By Ayman Haydar, CEO MMP WorldWide

I read an article recently that said current generation AI’s are sociopaths. It’s a far cry from the ‘light-hearted’ Chat GPT discussion dominating feeds right now. As talking points go, it’s probably more interesting as well. 

We hear a lot about how AI can support, improve, or simplify human tasks, with an undercurrent of caution not to let it become ‘too intelligent’. That’s what we’re dealing with; trying to advance our capabilities with automation but still retain full control, unless of course we want to go the way of the movies and end up in a war against the machines. Got to love Spielberg. 

Not so long ago I asked the question: ‘Who would want to be a human today?’ For context, it was examining the role of technology in comparison to our own intelligence, skill and emotions. Surely, man will always fail when pitted against a faster, cleverer machine? It was at a time when people were really fearing the impact of the fourth industrial revolution. 

Back in 2019, technology was out to steal our jobs and mutinous robots were about to rebel against their masters. 75 million jobs were about to be displaced in two years, creating further division and mistrust. Fast forward to one global pandemic and economic meltdown later and the argument looks a little different. 

We’re still caught up on the best use for technology, especially as the huge digital spike in ecommerce we witnessed during the pandemic starts to slow and we try to find a new baseline. The huge tech layoffs happening right now is testament to that. 

To be clear though, this isn’t the work of AI promising a faster, more cost-effective service compared to their human counterpart. No, there’s a lot of factors disrupting the tech landscape right now, from a sluggish economy to changing consumer trends. Decision-makers are left facing the consequences. Calculated human error, pure and simple. 

This brings me to the wider point here; humans, by nature, are flawed, which means that to an extent the technology we program, and control is too. Princeton neuroscientist Michael Graziano’s argument in his essay is that without consciousness, AI-powered chatbots are doomed to be dangerous sociopaths, which is a chilling thought.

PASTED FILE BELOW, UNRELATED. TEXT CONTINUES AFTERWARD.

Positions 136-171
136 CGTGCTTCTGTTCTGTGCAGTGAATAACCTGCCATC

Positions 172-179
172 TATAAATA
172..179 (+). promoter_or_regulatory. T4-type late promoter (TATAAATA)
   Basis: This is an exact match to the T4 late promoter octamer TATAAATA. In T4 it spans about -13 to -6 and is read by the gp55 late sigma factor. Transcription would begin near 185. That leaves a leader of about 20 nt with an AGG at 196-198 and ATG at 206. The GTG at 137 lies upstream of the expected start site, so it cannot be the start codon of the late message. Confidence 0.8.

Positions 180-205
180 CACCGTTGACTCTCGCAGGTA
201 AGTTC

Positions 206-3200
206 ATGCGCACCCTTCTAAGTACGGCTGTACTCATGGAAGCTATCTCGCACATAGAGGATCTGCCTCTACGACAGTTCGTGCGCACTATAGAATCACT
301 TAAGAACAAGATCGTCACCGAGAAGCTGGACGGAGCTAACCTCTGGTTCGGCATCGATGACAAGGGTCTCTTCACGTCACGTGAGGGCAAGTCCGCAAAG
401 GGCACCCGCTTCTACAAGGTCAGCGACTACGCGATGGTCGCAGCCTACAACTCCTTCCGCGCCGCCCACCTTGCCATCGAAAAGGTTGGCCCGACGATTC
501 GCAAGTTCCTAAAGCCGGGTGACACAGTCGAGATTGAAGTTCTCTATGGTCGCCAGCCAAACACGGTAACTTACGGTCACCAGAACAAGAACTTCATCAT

In their current iteration, systems like ChatGPT can imitate the human mind to an impressive extent, leaning into the more creative and fun side rather than anything sinister at this stage. You want it to write a rap on the future of meat? No problem. An advert delivered in the style of Ryan Reynolds? Sure. 

ChatGPT can be savage, it can be funny, it can be direct, and it can be clever. It can be anything you ask it to be. And that’s an issue. It can act without thought. Be coerced. Be manipulated. Give wrong answers with unwavering confidence. In this sense, you can see where Graziano is coming from in his argument in favor of giving AI more agency to be more empathetic and conscious of its actions. 

It’s usually around now that someone brings up a Terminator reference, but let’s be honest, this view of a future world dominated by ‘human’ cyborgs feels more comical than threatening in 2023. I think if anything, anthology shows like Black Mirror paint a more realistic portrayal of ‘good tech gone bad’ because it magnifies our reliance on technology to a frightening degree… your worth determined by a social rating system, anyone? 

Still, the truth is algorithms run much of our lives today. Over the last few years, responsible AI has gone from something discussed here and there to constantly being in the spotlight. We’re always finding new ways to evolve machine learning to improve efficiencies, enhance creativity and automate processes to save time. 

However, as we rely more on AI, there needs to be real discussions on machine consciousness. For now, these products and systems have limited power and uses (depending on their function) but naturally as the technology evolves in line with our own needs and expectations, it’s likely we’ll start asking these systems to make more consequential decisions. Just like we have brand safety in digital advertising, there should be a limit to what AI can be used for. 

It’s hard to navigate the idea of regulating and keeping AI in check, especially as the consumer narrative has focused more on the ‘enjoyable’ side of these products. Social platforms Meta and Twitter are reportedly working on their own generative AI, while Snapchat recently rolled out ‘My AI’ – a chatbot that can write a haiku about cheese, among other things. Sounds terrifying. 

I’ve always believed technology enables greater creativity and possibilities, but only when guided by the human element. I still think this, however I’m more cautious now of how and why we program this technology as we do. It’s easy to forget you are talking to a computer with an endless memory and no off button. 

Snap’s AI is positioned more like a persona rather than a tool for productivity, which could be problematic when you consider the platform’s young audience who might be more inclined to treat it like a friend. 

At the end of the day, as much as computers ‘seek’ a life outside of the screen, they are not and will never be human. It’s impossible. So where does that leave us? Some halfway house where we encourage their abilities only so far, or do we continue down this path to a more conscious machine race? 

Arnold Schwarzenegger famously made movie history with his ‘I’ll be back’ line. It’s hard to imagine a chatbot having the same impact. Maybe humans are still needed for something after all.